Johanna Lundy: Canyon Songs
At the heart of this programme is an impressively virtuoso performance, on unaccompanied horn, of Bach’s Solo Flute Partita, BWV1013. Johanna Lundy’s playing is simply breathtaking – it certainly left me breathless – whether in the elegance of the opening Allemande, the grace of the Courante and Sarabande or the bounce in the concluding Bourrée. Lundy almost convinces that the work was written for her instrument, except of course the valve horn was not invented for almost another century. The Tucson Symphony Orchestra are clearly extremely fortunate to have her as their principal hornist, a post she has held for 12 years.
Her virtuosity is apparent throughout the programme, which is unaccompanied except for the final and title-track, Pamela Decker’s Canyon Songs (2016 with piano, arr 2017). Another canyon song opens the disc, ‘Interstellar Call’, the solo horn sixth movement from Messiaen’s Des canyons aux étoiles … (1971 74). Although Messiaen did not approve its separate performance, it started out as a solo piece before being subsumed within the larger whole. Dating from eight years later, Maxwell Davies’s triptych Sea Eagle (1982) provides Lundy with a different challenge in its more lyrical tone-painting. Hers is as compelling a performance as Richard Watkins’s markedly slower (in the first two spans) account.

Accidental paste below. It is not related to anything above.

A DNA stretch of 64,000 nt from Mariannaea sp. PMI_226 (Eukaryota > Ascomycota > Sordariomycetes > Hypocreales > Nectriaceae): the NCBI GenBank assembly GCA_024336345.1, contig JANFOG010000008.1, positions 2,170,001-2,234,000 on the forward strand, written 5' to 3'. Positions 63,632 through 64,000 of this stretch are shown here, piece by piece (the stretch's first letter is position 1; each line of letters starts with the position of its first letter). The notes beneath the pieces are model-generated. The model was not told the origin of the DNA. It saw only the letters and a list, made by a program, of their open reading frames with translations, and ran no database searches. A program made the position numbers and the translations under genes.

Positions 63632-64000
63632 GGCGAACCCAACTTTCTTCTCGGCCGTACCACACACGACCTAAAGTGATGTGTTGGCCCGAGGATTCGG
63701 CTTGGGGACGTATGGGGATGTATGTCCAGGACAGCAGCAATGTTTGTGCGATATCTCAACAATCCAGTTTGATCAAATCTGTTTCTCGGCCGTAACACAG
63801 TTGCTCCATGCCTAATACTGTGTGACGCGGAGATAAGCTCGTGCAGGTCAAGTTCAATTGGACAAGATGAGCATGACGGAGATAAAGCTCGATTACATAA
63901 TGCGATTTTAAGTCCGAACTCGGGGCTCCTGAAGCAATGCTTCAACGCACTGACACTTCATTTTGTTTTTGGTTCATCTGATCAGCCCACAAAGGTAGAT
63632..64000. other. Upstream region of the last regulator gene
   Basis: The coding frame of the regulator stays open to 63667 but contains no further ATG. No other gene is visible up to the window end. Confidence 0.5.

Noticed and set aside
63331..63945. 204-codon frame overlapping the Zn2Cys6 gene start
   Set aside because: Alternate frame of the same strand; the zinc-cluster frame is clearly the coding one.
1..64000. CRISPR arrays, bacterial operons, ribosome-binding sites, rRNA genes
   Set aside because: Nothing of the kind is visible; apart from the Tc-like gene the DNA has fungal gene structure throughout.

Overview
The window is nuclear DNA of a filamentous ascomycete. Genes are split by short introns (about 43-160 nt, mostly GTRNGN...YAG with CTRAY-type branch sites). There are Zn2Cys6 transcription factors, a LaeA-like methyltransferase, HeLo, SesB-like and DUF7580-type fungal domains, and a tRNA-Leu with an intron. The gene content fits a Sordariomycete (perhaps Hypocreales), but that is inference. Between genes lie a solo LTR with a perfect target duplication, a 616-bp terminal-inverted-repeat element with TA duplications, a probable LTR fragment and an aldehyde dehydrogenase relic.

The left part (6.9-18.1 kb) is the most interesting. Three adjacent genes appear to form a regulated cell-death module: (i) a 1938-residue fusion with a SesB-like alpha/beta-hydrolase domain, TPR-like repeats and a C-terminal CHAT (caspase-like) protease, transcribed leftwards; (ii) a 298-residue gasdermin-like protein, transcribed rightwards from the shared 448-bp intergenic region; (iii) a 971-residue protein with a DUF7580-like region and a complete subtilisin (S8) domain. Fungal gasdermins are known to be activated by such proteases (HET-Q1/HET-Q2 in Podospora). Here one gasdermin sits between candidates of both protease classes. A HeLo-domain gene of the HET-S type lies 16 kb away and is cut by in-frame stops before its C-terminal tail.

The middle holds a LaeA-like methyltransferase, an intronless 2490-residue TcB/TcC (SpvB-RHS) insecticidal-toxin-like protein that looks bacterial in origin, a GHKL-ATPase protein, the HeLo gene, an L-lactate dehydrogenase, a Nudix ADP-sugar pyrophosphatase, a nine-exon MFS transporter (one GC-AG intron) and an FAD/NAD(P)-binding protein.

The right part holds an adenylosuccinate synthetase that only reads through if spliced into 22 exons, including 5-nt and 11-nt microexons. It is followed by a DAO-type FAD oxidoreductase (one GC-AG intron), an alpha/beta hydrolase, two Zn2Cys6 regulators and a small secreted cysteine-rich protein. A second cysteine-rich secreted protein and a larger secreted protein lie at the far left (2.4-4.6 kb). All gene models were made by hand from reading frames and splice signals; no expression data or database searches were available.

The pick of the other works is Esa-Pekka Salonen’s 2000 Concert Étude, full of beautifully fluent writing (he did start out as a horn player) and dramatic turns. Dan Coleman’s Night Storm (2017) and Bernhard Krol’s more conventionally inclined Laudatio provide fine contrast, each drawing out another facet of Lundy’s musicality. MSR Classics’ sound is nicely done, Lundy perfectly placed (not too forward, not recessed). A rather fine disc.